Freshincite December 2014

Season’s greetings from the Freshlogic teamTop

A merry Christmas and a happy New Year from the team at Freshlogic to all our colleagues and clients. We hope those of you heading into the busiest time of the year still find time with family and friends, and we wish everyone a successful and prosperous 2015.

What We’re Seeing

Christmas spread under pressureTop

Christmas pavlovaFor many of us Christmas is the peak in food consumption, and the peak in food spending. Australian households’ spending on fresh food over the last two weeks of the year is approximately 10% higher than average, and the seasonal boom in sales is vastly higher than that for some categories.

This year, despite treasurer Joe Hockey encouraging Australians to “not let Santa down” by spending up big in stores, many financial analysts are predicting lower than usual consumer spending this Christmas, largely the result of fears about the economy. Longer term, the trends aren’t in favour of the traditional seasonal peak, either.

Apart from a number of Christmases in the past decade that have experienced low spending levels, there are some key changes in consumer sentiment that factor in for food. Consumer concerns are growing about waste; a major issue over the festive season, with estimates that one third of food bought for Christmas is wasted. Consumer interest in healthy eating also continues its steady growth – a signal they’re more likely to reconsider the size of the Christmas spread.

There are signals that suppliers and retailers need to explore options to pick up those festive food sales at other times of the year. These consumer trends have particular implications for categories which are seasonally strong over this period, such as turkey, cherries or fresh herbs.

What are the drivers of festive food sales spikes, and are they still the influence they once were?Top

Christmas fruit treeWe buy more food; more than what we need, and likely more than we can eat over the festive season. Smaller households may mean the traditional big-ticket items like a whole ham overshoot today’s requirements. In the face of consumer concerns about waste that behaviour is likely to scale back to smaller portions, shifting from a whole turkey to a rolled breast roast. Smaller portions may mean a better price per kg for some suppliers, but it may challenge utilisation rates for others as consumers look for just a premium cut.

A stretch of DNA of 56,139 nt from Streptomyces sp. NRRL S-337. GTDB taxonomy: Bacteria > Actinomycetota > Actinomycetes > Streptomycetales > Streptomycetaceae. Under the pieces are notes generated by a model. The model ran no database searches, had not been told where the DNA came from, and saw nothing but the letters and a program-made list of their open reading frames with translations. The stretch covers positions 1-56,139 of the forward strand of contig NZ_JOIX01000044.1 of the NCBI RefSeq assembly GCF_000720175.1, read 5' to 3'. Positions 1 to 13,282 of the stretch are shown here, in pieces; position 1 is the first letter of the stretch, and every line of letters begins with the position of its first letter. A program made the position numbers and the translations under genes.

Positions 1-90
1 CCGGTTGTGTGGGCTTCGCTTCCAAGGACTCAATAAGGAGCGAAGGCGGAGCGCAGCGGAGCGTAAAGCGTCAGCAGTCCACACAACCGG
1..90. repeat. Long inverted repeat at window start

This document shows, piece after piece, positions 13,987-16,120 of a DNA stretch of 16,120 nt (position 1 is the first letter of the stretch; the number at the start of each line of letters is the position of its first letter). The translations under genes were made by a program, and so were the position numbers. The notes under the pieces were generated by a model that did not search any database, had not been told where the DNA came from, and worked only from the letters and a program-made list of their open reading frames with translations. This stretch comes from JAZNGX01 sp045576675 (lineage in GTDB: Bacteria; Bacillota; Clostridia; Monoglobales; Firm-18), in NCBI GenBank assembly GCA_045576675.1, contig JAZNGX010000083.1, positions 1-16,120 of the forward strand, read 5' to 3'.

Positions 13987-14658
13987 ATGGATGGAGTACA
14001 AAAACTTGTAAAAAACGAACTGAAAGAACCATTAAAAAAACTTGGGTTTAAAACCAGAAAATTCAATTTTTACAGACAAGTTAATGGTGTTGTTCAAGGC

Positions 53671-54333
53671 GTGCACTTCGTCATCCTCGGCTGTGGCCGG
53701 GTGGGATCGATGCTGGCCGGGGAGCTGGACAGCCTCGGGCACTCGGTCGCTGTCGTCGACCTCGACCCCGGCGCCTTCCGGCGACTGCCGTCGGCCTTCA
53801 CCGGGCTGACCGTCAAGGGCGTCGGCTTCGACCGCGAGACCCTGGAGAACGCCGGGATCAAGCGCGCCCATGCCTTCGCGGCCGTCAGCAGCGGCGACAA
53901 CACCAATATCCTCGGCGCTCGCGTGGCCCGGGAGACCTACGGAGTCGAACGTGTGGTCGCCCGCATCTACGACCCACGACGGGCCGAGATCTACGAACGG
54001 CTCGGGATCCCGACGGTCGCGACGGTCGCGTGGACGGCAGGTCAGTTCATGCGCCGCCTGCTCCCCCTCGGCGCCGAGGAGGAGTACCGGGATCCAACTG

We buy food to decorate the table as well as eat. Fruit is a big beneficiary of this behaviour, and with consumers still wanting to ‘wow’ their relatives with an impressive-looking spread this is likely to continue. Fruits like cherries are tapping into this with more attractive ‘table ready’ packaging.

There are more courses at festivities than we usually have over the rest of the year. That hasn’t eased and is linked to the typically long-duration of festive get-togethers, and it’s still a driver of sales volume.

We include several proteins in the one meal, with combinations of seafood, lamb, smallgoods and beef not uncommon in Australian Christmas or New Year meals. This lifts sales, but traditional large portions may be challenged by smaller family sizes, which still want range but don’t need the volume.

Open on ChristmasWe think retailers will be closed so we stock up, but increasingly stores are actually open over most of the festive season, with more and more looking to open their doors on Christmas and Boxing Day. For consumers wanting to have the freshest food on the day, will that lead more shoppers to buy last minute on Christmas, with all the logistical challenges attached?

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Freshincite is a publication prepared by Freshlogic

Freshlogic is a specialised provider of food market insights and analysis, with deep expertise in the dynamics of fresh foods. We deliver a range of services to industry and corporate clients, which aim to interpret market and supply chain conditions, or address challenges faced in food supply chains associated with changes in the preferences of consumers, supply dynamics, and economic settings.

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